Calories 347Cholesterol 0 mg 0%Dietary fiber 16 g 64%
Total Fat 1.2 g 1%Sodium 12 mg 0%Sugar 2.1 g
Saturated fat 0.2 g 1%Total Carbohydrate 63 g 21%Protein 21 g 42%
Vitamin C 10%Calcium 11%Iron28%
Vitamin D 0%Vitamin B6 25%Magnesium 44%
Nutritional Information Beans: Amount Per 100 grams

5. Almonds

What high fiber foods should you eat?
Dietary Fiber 13 grams52%
Fiber Content 100 Grams Almonds

Almonds can be made into almond flour for gluten free and keto baking. Fiber content is 4 grams per 3 tablespoons meaning you need  about 1 cup of almonds to achieve your daily recommended fiber. You can get fiber from consuming almond butter but not almond milk. Try almonds in Trail mix, Popcorn, Granola bars, and Quinoa. Or simply snack on roasted almonds whole! 

6. Popcorn

Dietary Fiber 13 Grams 52%
Fiber Content 100 Grams Popcorn

Popcorn turns out to be one of the best snacks for fiber intake. Air-popped popcorn with less oil and minimal salt is a healthy snack. Eat it plain or make treats with it like caramel or cheese balls. 

7. Pistachios

Dietary fiber 10 Grams 40%
Fiber Content 100 Grams Pistachios

Pistachios grow as seeds (despite being called nuts) from a pistachio tree. The color is usually lightish green but can be different shades of green and even yellows.  They tend to have a nutty earthy sweet flavor. They’ve been consumed for 1,000s of years too. Eat them plain, crushed in salads, or even soaked and blended into vegan cheese!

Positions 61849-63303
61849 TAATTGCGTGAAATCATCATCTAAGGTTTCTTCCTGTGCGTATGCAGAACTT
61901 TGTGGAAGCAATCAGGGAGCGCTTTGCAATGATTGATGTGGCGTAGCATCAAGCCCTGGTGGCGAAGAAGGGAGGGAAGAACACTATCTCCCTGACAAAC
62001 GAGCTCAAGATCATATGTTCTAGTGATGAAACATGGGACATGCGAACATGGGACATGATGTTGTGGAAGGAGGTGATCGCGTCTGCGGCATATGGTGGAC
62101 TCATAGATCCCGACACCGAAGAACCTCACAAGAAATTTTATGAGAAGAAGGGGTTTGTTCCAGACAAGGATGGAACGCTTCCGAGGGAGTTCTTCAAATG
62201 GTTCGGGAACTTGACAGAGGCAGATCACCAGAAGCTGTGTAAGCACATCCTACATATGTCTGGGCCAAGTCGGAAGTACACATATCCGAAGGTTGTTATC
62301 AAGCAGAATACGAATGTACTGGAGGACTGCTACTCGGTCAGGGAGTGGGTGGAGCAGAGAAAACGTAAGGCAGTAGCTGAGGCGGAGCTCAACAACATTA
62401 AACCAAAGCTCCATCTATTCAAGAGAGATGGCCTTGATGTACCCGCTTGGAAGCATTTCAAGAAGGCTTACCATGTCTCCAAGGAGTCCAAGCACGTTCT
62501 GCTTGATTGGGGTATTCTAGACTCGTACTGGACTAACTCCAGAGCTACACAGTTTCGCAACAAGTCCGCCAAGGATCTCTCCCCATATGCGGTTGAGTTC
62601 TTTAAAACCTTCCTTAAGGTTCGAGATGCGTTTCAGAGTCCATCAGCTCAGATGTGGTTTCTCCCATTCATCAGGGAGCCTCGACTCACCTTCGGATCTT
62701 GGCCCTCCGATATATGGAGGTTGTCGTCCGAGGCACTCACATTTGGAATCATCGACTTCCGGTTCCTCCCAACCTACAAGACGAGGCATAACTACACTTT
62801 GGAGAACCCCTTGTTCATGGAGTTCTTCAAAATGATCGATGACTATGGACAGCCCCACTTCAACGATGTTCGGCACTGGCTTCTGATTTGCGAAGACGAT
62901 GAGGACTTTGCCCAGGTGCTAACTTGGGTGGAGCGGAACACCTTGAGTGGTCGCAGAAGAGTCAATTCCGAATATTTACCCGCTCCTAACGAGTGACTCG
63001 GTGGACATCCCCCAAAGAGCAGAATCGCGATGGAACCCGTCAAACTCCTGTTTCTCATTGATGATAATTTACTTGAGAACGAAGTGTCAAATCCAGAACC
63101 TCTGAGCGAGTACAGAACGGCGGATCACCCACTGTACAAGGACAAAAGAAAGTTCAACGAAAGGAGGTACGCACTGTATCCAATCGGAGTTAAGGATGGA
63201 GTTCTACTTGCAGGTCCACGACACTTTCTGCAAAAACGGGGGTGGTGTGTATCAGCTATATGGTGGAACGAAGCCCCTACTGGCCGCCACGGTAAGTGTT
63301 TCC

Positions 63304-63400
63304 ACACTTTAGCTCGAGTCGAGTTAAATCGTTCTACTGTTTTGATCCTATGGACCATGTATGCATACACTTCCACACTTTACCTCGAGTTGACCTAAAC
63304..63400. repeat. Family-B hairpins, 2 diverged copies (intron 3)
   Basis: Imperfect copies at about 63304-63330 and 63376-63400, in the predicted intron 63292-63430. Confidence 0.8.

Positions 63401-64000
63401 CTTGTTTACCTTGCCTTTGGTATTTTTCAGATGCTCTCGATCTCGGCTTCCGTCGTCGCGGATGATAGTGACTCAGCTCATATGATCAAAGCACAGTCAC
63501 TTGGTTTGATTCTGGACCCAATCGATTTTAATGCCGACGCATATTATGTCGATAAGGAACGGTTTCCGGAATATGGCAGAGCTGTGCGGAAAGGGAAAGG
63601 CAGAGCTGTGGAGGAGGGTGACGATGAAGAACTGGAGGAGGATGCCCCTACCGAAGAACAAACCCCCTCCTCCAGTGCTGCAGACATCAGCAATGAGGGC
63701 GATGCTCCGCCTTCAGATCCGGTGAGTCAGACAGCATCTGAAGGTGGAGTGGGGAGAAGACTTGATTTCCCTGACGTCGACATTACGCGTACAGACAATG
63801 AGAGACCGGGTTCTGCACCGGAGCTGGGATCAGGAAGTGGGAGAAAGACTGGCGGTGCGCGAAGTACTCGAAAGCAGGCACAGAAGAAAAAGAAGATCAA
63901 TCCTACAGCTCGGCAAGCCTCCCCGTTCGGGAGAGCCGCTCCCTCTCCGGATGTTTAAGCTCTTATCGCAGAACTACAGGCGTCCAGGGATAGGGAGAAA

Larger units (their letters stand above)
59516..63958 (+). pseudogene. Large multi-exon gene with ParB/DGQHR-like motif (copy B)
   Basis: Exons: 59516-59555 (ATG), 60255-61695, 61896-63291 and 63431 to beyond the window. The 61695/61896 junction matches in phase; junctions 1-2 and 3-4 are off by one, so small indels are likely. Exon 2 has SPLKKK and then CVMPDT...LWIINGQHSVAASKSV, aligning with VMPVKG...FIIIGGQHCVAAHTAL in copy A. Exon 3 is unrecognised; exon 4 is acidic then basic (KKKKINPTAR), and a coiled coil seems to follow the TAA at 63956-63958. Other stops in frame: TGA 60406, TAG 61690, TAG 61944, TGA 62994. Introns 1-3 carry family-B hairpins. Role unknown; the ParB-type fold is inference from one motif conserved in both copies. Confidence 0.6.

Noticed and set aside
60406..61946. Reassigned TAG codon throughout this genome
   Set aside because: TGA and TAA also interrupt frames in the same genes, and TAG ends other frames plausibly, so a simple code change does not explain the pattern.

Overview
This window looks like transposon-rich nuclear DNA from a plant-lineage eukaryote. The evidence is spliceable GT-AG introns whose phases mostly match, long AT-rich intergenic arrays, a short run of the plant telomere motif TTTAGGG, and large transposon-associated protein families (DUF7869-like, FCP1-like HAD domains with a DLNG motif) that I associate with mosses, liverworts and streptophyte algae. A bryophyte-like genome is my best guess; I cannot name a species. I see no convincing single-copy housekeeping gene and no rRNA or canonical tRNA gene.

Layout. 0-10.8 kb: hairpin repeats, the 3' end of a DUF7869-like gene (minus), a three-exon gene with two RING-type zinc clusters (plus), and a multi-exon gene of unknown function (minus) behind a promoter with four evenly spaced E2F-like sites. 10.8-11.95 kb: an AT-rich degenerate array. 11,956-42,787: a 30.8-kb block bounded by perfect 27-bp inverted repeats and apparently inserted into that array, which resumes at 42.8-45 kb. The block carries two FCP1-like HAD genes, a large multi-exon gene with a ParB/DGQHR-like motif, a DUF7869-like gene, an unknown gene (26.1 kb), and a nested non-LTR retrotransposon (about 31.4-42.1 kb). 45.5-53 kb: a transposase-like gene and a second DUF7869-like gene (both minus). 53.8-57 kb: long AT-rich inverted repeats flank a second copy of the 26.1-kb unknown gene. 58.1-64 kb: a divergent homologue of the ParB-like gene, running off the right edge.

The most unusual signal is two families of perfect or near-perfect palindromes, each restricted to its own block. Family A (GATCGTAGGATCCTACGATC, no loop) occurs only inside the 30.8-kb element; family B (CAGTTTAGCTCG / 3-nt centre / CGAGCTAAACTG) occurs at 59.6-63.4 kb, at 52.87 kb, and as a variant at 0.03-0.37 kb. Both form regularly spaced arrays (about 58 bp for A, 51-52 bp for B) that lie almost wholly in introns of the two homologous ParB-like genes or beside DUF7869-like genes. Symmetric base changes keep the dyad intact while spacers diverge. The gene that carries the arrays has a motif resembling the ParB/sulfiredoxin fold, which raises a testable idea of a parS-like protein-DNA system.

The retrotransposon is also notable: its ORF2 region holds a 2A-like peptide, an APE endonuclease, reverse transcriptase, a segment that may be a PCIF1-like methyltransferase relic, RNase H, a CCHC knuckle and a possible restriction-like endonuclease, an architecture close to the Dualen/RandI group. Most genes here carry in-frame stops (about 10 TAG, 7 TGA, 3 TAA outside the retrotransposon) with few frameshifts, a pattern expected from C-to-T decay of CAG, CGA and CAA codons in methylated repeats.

8. Sunflower Seeds

Dietary Fiber 9 Grams36%
Fiber Content 100 Grams Sunflower Seeds

Sunflower seeds grow on big yellow sunflowers! They are most known for being salted and roasted eaten out of a snack bag. 3 types of sunflower seeds are common: linoleic, high oleic, and sunflower oil seeds. They all have different levels of monounsaturated, saturated, and polyunsaturated fats.

9. Lentils

what high fiber foods meals diet for constipation
Lentils are perfect in curries and soups
Dietary fiber8 grams32 %
Fiber Content 100 Grams Lentils

Lentils are a legume of which the majority of the worlds production comes from Canada and India. They look like little tiny beans, grow in pods, and come in red, brown, black, and green. Lentils are classed based on to size, whether they are split or whole, or shelled or unshelled. You might enjoy this simple recipe for lentil and avocado wraps.

10. Avocado

Dietary fiber7 grams28%
Fiber Content Avocado

Who doesn’t love avocado especially on the plant based diet? This savory piece of produce is actually botanically a fruit. It’s Delicious in guacamole, burritos, tacos, on toast, and even vegan desserts like brownies! It’s even low in carbohydrates, making it fun for keto diets too. 

Avocados are native to the highland regions of south-central Mexico and Guatemala. They grow on trees and are partially self pollinating. Mexico is the leading producer of avocados. Furthermore in 2019 they supplied 32% of the world total consumption.